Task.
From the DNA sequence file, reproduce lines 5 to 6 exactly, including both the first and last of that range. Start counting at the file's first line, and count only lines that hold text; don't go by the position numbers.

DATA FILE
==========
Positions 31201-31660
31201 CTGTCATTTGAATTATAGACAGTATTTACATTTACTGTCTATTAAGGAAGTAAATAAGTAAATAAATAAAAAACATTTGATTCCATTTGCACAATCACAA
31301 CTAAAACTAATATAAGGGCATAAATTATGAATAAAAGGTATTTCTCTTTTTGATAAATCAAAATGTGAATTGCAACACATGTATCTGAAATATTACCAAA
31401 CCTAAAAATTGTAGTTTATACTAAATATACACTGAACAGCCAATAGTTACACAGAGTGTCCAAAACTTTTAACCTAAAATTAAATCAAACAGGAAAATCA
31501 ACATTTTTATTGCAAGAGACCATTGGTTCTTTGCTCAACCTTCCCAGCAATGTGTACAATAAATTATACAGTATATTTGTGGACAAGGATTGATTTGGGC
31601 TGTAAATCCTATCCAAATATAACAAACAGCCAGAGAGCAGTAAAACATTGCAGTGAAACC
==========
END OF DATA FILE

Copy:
31501 ACATTTTTATTGCAAGAGACCATTGGTTCTTTGCTCAACCTTCCCAGCAATGTGTACAATAAATTATACAGTATATTTGTGGACAAGGATTGATTTGGGC
31601 TGTAAATCCTATCCAAATATAACAAACAGCCAGAGAGCAGTAAAACATTGCAGTGAAACC